Did you ever play superhero as a kid? (My favorite was Aquaman, which in retrospect truly baffles me, because he was only useful for solving nau- tical crimes.) We would run around our neighborhood pretending to be our favorite hero, blasting one another with invisible rays and “flying” across fences to confront the supervillains (played by our coerced younger siblings). Of course, we heroes always won the day.
In some cases, childhood play can be a good model for adult cre- ative play as well. Emulating your heroes is a valuable method for sparking new pathways of thought or breaking out of process ruts and mental traps.
How would Abraham Lincoln resolve the argument you’re having over the direction of your current project? How might Mary Barra approach leading your team through this season of change? How would Steve Jobs lead the design of your new app? What advice might MLK give you about your team’s dynamics?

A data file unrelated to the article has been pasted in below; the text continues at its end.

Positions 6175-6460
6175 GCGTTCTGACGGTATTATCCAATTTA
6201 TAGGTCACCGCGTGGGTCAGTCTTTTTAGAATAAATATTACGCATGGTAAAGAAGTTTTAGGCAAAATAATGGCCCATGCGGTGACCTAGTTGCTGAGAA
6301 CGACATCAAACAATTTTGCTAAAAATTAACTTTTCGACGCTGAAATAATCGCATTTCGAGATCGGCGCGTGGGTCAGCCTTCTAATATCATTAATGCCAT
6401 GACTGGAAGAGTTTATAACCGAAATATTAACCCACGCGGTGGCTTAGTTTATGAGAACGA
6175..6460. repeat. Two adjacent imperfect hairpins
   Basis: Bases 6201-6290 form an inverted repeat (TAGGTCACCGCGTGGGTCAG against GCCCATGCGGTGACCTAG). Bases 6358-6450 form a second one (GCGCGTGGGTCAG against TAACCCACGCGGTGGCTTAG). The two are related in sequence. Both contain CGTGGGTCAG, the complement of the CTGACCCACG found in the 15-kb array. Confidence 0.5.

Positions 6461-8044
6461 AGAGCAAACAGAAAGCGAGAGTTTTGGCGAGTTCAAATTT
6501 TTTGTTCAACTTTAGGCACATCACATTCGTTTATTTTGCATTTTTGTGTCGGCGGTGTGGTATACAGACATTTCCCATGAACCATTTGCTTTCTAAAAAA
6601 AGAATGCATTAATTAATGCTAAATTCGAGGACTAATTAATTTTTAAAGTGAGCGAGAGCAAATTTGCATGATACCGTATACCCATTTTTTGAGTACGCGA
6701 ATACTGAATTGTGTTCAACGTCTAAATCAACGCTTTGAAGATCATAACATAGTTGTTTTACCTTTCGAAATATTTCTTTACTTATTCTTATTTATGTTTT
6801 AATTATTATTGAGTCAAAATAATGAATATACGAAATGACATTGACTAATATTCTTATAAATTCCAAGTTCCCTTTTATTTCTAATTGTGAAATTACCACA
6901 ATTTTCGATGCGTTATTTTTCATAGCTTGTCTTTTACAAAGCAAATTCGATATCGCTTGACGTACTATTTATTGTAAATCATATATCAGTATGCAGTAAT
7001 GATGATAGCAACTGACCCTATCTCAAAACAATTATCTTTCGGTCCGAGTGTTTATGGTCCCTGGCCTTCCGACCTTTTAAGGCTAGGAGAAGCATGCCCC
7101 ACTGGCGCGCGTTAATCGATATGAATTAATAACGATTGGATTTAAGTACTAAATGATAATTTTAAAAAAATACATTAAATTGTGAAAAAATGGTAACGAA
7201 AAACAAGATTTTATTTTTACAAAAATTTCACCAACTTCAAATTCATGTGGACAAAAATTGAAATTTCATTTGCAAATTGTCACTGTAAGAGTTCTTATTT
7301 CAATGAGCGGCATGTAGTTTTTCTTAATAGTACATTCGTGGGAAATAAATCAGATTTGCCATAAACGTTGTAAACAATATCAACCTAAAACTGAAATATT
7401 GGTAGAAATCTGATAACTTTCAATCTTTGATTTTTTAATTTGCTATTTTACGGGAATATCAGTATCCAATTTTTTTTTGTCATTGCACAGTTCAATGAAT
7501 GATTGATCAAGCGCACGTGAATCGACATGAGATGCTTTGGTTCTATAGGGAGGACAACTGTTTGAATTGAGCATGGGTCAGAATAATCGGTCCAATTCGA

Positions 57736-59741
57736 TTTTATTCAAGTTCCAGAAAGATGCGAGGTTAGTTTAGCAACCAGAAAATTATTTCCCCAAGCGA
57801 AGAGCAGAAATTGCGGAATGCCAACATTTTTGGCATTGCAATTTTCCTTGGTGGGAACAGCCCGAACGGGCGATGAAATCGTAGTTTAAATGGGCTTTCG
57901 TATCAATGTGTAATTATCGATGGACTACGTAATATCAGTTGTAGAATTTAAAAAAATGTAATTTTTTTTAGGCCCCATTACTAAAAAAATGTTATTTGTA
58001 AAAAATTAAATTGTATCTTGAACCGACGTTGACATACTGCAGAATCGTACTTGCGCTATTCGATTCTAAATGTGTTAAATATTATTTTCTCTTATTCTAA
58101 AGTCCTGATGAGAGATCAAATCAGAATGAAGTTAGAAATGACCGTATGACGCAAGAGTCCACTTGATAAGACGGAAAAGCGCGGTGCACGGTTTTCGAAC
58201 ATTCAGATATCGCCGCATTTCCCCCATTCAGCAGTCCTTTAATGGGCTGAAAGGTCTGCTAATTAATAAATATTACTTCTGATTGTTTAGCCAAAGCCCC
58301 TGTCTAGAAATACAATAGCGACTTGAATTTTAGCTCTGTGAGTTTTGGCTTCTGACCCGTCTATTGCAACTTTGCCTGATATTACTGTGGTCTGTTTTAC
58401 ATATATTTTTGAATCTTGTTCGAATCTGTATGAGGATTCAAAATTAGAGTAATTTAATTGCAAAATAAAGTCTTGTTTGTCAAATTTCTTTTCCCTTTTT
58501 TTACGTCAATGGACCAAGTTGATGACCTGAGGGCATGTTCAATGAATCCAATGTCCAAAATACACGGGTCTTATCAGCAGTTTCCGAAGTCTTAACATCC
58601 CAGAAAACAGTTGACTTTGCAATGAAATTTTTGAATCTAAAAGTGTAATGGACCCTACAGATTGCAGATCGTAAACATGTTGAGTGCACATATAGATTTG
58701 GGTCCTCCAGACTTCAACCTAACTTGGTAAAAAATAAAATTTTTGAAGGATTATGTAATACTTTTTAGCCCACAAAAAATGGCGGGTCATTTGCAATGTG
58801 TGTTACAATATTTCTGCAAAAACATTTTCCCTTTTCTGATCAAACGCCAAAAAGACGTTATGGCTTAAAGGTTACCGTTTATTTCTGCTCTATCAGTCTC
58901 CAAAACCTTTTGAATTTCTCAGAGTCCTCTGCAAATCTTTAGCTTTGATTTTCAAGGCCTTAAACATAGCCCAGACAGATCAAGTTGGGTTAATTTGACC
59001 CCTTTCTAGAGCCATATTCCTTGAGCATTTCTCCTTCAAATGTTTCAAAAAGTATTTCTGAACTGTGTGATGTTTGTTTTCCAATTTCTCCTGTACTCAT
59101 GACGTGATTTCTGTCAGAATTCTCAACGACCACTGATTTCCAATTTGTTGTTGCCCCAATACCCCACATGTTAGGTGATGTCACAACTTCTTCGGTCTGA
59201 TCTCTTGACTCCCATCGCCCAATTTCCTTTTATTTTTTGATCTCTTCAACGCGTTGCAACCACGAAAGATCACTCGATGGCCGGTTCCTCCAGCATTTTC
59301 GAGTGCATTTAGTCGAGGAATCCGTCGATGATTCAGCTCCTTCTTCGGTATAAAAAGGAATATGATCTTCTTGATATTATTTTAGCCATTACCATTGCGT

Thinking about the work of your heroes can help you bust out of ruts and take a fresh look at your projects. Read deeply and broadly about great contributors of the past, then reflect on them when you need a fresh perspective. Consider the problems they encountered and how they approached them. Consider their mistakes (everyone makes them!) and how you can avoid them.
Spark fresh creative insight by emulating your superheroes.
When you’re stuck, ask what your heroes might do.
Who is someone you deeply admire? is there a method they used that you can borrow?